Nardi and O’Day were interested in the invisible spaces of a system where blind spots can form. They advised invisible figures such as keystone species and gardeners who make informal and unrecognised contributions are useful to understanding how a systems functions (Nardi and O’Day 1999). Studies conducted by the authors at the Apple Computer Library and Hewlett-Packard Library of California concluded the librarians themselves were keystone species because they offered hidden value by creating convivial settings. By paying special attention to local settings and asking questions that applied local values, librarians created “places where clients felt comfortable and cared for at the same time they were receiving the benefits of the most advanced information technologies” (Nardi 1998).

Asking know-how, know-why questions

At a 1998 conference, Nardi reflected on the influence of Fran Peavey’s (1994) ‘By Life’s Grace: Musings on the Essence of Social Change’, on their understanding of the importance of asking “know-how” and “know-why” questions. Peavey shaped their belief about the importance of asking deeper questions to understand personal “values, ideals, dreams and feelings” and how they were connected to personal influence, social values and local meaning (Fran Peavey 1994 in Nardi 1998).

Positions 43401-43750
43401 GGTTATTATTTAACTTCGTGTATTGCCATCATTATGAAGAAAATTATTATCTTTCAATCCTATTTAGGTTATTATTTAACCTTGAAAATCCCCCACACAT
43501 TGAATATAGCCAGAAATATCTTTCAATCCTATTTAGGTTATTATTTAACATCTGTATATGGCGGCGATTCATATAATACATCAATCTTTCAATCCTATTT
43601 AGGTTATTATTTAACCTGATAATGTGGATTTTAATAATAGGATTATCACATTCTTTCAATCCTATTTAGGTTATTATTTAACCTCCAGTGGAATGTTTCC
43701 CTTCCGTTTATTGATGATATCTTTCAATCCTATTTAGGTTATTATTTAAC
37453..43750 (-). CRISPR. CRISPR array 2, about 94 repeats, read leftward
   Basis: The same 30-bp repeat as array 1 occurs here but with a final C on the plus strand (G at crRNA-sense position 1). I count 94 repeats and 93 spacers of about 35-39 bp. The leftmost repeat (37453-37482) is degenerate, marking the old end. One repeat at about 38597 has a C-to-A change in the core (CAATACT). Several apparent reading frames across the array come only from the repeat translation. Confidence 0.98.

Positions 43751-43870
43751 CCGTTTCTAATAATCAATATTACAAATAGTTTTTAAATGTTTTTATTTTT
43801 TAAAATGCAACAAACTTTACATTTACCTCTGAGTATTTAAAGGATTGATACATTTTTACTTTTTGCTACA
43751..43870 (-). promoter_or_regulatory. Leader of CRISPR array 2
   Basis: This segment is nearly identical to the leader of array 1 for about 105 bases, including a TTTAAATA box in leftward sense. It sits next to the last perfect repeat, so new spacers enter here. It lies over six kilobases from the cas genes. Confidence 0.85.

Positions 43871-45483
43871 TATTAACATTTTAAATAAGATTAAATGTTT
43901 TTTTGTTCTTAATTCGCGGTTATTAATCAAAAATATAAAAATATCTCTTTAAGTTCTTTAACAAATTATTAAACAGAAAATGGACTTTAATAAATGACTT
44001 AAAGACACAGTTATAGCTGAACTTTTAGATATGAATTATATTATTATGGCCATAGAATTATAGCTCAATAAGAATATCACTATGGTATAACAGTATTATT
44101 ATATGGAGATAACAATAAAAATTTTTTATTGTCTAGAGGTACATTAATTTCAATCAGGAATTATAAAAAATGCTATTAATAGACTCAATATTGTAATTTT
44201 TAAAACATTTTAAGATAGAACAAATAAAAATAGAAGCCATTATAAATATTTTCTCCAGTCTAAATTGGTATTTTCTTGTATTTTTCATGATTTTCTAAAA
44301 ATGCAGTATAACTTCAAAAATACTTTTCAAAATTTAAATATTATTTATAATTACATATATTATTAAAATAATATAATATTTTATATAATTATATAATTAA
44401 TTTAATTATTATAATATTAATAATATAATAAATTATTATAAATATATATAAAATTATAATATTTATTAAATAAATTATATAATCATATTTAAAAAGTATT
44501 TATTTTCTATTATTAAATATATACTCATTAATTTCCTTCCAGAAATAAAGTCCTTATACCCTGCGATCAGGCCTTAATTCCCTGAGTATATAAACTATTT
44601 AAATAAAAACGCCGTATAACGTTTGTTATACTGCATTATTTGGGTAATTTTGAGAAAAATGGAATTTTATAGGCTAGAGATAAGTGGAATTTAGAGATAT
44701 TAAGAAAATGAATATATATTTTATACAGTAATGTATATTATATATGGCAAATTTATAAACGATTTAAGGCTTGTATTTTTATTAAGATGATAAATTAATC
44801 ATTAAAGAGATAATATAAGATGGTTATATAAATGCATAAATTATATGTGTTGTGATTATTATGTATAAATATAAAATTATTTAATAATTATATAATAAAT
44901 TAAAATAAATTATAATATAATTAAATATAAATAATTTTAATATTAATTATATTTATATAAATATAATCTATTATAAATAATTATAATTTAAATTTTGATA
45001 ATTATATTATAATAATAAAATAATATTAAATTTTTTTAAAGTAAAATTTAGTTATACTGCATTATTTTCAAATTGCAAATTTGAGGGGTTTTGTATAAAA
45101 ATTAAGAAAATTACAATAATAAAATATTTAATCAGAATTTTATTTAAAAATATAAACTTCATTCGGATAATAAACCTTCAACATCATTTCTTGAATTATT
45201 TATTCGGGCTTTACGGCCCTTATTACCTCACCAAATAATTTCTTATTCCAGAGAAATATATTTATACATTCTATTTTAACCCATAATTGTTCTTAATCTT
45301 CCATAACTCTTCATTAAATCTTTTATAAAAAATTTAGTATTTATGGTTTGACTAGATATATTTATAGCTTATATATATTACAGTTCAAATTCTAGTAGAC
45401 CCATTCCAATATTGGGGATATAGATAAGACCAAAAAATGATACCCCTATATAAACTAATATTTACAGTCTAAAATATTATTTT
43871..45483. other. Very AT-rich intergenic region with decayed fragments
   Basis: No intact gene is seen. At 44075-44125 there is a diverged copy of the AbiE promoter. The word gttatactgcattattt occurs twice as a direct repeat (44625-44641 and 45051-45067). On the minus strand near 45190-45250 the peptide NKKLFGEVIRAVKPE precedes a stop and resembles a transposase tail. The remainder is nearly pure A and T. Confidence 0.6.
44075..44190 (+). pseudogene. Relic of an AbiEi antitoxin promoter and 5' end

Claiming the middle ground to see the bigger picture

Nardi and O’Day also encouraged researchers to ‘claim a middle ground’ when analysing the impact of change on local social meaning, values and practices (Nardi and O’Day 1999, p. 20-21). They encouraged forming a critical view of the bigger picture to understand how a system’s characteristics, meaning and functions related (Nardi and O’Day 1999).

Matter as a metaphor

Nardi and O’Day also encouraged researchers to expand their thinking beyond the “human-machine dyad” to consider the networks of human “relationships, values and motivations” that sat beneath the system (Nardi and O’Day 1999, p. 30). The authors framed technology as an object used by people imbued with social meaning, to which rules are attached by the cultures that created and used them (Nardi and O’Day 1999). These objects have the capacity to stand in for people when they aren’t physically present, which leads to a potential for social issues to arise. If only the needs of the dominant species only are considered, meanings won’t be contextualised to hidden human realms of the system (Nardi and O’Day 1999).